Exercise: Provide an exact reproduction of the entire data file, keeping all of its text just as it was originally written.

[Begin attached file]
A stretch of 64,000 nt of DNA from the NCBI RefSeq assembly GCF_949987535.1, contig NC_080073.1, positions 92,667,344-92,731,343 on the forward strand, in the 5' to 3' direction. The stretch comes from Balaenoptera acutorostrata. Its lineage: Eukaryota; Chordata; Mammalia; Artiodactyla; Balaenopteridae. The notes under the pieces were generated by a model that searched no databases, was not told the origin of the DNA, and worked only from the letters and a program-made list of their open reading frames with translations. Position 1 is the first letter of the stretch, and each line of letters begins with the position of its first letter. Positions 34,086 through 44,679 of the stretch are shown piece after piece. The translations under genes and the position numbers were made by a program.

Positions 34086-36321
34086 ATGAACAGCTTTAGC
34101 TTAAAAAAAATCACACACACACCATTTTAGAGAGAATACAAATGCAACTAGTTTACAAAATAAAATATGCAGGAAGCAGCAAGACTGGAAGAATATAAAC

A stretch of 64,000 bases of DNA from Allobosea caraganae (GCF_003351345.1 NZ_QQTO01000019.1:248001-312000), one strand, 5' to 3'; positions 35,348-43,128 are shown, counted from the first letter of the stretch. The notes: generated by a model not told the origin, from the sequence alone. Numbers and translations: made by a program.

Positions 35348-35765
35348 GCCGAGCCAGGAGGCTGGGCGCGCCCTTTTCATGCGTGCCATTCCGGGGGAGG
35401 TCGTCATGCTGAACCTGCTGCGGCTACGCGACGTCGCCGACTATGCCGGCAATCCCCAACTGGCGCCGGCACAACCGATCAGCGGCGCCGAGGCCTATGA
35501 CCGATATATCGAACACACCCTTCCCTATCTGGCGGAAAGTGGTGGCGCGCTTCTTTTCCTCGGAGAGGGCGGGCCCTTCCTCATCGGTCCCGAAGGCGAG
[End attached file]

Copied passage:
A stretch of 64,000 nt of DNA from the NCBI RefSeq assembly GCF_949987535.1, contig NC_080073.1, positions 92,667,344-92,731,343 on the forward strand, in the 5' to 3' direction. The stretch comes from Balaenoptera acutorostrata. Its lineage: Eukaryota; Chordata; Mammalia; Artiodactyla; Balaenopteridae. The notes under the pieces were generated by a model that searched no databases, was not told the origin of the DNA, and worked only from the letters and a program-made list of their open reading frames with translations. Position 1 is the first letter of the stretch, and each line of letters begins with the position of its first letter. Positions 34,086 through 44,679 of the stretch are shown piece after piece. The translations under genes and the position numbers were made by a program.

Positions 34086-36321
34086 ATGAACAGCTTTAGC
34101 TTAAAAAAAATCACACACACACCATTTTAGAGAGAATACAAATGCAACTAGTTTACAAAATAAAATATGCAGGAAGCAGCAAGACTGGAAGAATATAAAC

A stretch of 64,000 bases of DNA from Allobosea caraganae (GCF_003351345.1 NZ_QQTO01000019.1:248001-312000), one strand, 5' to 3'; positions 35,348-43,128 are shown, counted from the first letter of the stretch. The notes: generated by a model not told the origin, from the sequence alone. Numbers and translations: made by a program.

Positions 35348-35765
35348 GCCGAGCCAGGAGGCTGGGCGCGCCCTTTTCATGCGTGCCATTCCGGGGGAGG
35401 TCGTCATGCTGAACCTGCTGCGGCTACGCGACGTCGCCGACTATGCCGGCAATCCCCAACTGGCGCCGGCACAACCGATCAGCGGCGCCGAGGCCTATGA
35501 CCGATATATCGAACACACCCTTCCCTATCTGGCGGAAAGTGGTGGCGCGCTTCTTTTCCTCGGAGAGGGCGGGCCCTTCCTCATCGGTCCCGAAGGCGAG